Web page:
Hyper-convergence combines key common elements in a data center -- compute, storage, networking and virtualization -- into a single, modular appliance. This article explores use cases and benefits of hyper-converged platforms, so organizations can decide if the technology is the correct choice for them.
Simplified integration and management
Assembling the elements necessary to populate a data center requires lots of research work and careful attention to interoperability and integration. It also means digging into servers, networking devices, storage devices and more, and then putting all the pieces together to create a workable environment.
Deploying a hyper-converged appliance requires purchasing only a minimum configuration of nodes, dropping them into an equipment rack and networking them together. The lack of multivendor and multiproduct integration simplifies support and maintenance efforts.
The single-source benefits of hyper-converged platforms also extend to management and monitoring. These include a single pane of glass for managing virtual machines, networks, storage, and load distribution and balancing. Additionally, some vendors, such as Scale Computing, offer nodes that emphasize storage or compute, allowing users to augment their infrastructure with greater flexibility. Most hyper-converged systems immediately recognize new nodes as they're added to a cluster and automatically make their resources for compute, storage and networking available to users.
Virtual desktop infrastructure (VDI) and remote offices are the most common early use cases for hyper-convergence because they tightly integrate storage -- which is often a VDI bottleneck -- with compute. The single-box approach also optimizes the hypervisor for VDI, allowing users to easily scale a large expansion of virtual desktops.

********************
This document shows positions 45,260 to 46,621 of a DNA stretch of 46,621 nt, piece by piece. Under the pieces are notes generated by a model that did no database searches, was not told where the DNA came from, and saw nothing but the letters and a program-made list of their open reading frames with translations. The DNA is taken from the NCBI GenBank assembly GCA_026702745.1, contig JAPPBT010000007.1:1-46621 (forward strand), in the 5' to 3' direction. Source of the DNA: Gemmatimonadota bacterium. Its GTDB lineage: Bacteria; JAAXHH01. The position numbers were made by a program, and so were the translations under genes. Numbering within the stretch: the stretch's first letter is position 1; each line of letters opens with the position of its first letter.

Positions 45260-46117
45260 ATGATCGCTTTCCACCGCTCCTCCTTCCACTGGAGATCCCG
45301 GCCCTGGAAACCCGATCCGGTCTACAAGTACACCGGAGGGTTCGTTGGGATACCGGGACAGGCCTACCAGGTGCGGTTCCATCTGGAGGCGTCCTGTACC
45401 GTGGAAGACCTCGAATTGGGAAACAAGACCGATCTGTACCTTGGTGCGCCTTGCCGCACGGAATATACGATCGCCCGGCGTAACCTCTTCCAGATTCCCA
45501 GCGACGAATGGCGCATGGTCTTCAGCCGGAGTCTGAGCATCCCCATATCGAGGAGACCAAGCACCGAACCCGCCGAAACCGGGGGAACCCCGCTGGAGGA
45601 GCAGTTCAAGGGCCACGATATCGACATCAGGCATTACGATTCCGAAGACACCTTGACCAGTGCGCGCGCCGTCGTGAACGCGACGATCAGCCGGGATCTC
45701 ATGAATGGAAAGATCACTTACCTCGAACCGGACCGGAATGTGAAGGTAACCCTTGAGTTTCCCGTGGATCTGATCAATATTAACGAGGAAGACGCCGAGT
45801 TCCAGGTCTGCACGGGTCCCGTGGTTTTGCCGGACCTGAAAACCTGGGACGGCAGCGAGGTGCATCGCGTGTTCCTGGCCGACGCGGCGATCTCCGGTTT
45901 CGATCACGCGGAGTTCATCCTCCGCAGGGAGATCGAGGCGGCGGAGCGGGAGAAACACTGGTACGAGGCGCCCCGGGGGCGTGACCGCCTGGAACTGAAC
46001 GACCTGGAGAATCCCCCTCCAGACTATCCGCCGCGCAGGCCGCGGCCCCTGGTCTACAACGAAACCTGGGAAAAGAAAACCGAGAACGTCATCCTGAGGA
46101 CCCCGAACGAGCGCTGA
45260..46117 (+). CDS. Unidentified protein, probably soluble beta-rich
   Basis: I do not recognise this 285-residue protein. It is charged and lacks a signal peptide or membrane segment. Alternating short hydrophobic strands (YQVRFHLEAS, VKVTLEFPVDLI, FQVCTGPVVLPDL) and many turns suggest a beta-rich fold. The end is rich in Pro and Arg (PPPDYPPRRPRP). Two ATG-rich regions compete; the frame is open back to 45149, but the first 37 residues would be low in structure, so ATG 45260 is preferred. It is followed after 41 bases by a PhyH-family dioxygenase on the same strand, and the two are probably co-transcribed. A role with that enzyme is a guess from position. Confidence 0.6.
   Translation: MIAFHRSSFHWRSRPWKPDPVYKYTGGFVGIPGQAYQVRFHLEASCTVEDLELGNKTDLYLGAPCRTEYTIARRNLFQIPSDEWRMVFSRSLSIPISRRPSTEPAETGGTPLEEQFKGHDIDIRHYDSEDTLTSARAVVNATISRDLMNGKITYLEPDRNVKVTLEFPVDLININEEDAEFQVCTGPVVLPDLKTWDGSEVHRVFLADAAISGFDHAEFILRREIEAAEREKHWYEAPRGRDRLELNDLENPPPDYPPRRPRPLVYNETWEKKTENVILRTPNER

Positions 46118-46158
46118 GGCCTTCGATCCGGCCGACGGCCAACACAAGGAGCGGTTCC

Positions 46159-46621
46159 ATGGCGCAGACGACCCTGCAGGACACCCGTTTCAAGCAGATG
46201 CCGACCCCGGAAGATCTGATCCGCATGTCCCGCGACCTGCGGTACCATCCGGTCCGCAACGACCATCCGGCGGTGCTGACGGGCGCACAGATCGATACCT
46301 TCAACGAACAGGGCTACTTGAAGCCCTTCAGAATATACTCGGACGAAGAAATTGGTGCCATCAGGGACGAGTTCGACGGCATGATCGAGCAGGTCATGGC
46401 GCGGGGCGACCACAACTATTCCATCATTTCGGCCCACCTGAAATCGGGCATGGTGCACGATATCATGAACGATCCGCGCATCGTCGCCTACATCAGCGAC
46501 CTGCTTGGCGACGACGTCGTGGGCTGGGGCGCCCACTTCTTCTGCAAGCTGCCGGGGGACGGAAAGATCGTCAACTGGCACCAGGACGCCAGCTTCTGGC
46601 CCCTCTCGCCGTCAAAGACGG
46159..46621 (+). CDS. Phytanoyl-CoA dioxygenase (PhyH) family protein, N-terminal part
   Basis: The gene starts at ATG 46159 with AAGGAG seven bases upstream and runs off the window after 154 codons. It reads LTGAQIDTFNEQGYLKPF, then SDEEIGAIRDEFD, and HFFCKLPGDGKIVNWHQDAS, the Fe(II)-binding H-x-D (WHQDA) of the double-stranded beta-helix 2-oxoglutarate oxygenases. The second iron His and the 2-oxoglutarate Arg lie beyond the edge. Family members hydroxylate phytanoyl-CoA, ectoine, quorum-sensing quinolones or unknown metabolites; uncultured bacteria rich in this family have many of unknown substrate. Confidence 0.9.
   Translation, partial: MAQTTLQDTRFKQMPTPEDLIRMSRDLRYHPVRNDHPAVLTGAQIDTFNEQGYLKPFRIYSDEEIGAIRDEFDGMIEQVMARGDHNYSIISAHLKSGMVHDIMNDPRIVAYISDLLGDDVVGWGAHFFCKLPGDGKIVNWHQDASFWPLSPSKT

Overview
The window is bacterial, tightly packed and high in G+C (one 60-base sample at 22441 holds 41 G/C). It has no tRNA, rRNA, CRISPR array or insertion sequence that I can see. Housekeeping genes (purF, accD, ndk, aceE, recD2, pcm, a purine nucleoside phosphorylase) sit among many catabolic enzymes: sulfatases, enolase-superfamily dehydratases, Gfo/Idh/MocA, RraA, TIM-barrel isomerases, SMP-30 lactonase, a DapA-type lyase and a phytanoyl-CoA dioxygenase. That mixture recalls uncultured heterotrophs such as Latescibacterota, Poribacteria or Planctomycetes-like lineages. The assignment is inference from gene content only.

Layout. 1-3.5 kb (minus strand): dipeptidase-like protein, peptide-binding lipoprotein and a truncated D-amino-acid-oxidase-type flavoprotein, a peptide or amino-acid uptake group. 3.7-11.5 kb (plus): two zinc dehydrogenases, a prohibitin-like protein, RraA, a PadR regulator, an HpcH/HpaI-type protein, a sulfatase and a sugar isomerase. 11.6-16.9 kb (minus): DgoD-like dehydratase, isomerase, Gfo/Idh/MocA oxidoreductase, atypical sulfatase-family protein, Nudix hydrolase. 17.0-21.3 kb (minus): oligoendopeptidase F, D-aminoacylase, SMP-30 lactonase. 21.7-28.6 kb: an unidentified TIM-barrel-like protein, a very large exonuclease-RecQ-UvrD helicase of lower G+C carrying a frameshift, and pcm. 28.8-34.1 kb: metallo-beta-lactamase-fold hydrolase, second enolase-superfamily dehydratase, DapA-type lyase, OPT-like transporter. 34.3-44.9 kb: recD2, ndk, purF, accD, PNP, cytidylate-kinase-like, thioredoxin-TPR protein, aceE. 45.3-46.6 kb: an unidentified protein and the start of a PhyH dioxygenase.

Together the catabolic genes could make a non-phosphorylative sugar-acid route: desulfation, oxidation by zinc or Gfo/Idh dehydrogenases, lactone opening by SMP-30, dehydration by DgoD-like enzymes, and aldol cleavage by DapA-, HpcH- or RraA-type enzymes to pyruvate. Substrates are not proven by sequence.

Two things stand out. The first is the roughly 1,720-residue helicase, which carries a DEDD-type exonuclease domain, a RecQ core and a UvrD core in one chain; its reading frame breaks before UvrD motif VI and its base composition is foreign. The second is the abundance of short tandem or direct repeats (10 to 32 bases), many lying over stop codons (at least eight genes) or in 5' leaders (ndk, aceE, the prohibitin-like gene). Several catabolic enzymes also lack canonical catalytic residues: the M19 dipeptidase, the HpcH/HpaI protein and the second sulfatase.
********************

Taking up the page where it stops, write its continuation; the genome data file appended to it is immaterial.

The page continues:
For remote and branch offices, hyper-converged platforms reduce the amount of equipment needed and ease implementation, scaling and management in offices with little or no dedicated IT staff.
Increased cost savings over cloud deployments
Hyper-convergence can be a building block for private clouds. Some vendors assert their appliances offer better total cost of ownership, with lower Capex and Opex costs than using public cloud services such as Amazon Web Services. The majority of those hyper-converged device vendors report reduced administration costs due to a single console with only one setup, configuration, management and monitoring facility. All these factors help keep costs down, particularly for one of the most expensive costs for on-premises equipment: the human resources required to install, operate and maintain such gear.
Easier scaling and growth
To provide failover and fault-tolerant operation, hyper-converged device clusters usually involve no fewer than three nodes -- they may be identical, or include compute and storage-oriented nodes. Scaling for these environments varies by vendor and is based on target markets. Several such platforms aimed at small- to medium-sized businesses (SMBs) support up to 16 nodes per physical or logical cluster, while others support hundreds or thousands of nodes. Up to those limits, scaling is designed to be simple and painless, with plug-and-play operation expected whenever new nodes are added.
Building the business case
The best business cases come from the bottom line. In many cases, the economics will be favorable for hyper-converged platforms in terms of both Capex and Opex.
Some hyper-converged product vendors aim more toward the SMB market, where IT budgets and resources are significantly tighter. For such situations, the simplicity of acquisition, installation, operation and upkeep means less time spent taking care of basic IT resources and fewer direct human costs. While this characteristic scales into larger data centers nicely, enterprises may prefer higher-cost turnkey platforms built around technologies like the Open Compute initiative. Not coincidentally, these architectures have the greatest scalability and biggest overall capacity and compute power. Businesses and organizations must therefore understand in detail how much they are willing to trade for convenience when considering any hyper-converged platform.
Whichever path an organization takes, making a business case for hyper-convergence requires a cost-benefit analysis. But you must remember to include the costs of migrating from -- or integrating with -- existing compute, storage and networking facilities. You also need to include the costs involved in disposing of or repurposing assets that might be freed up in the wake of adopting hyper-converged technology.
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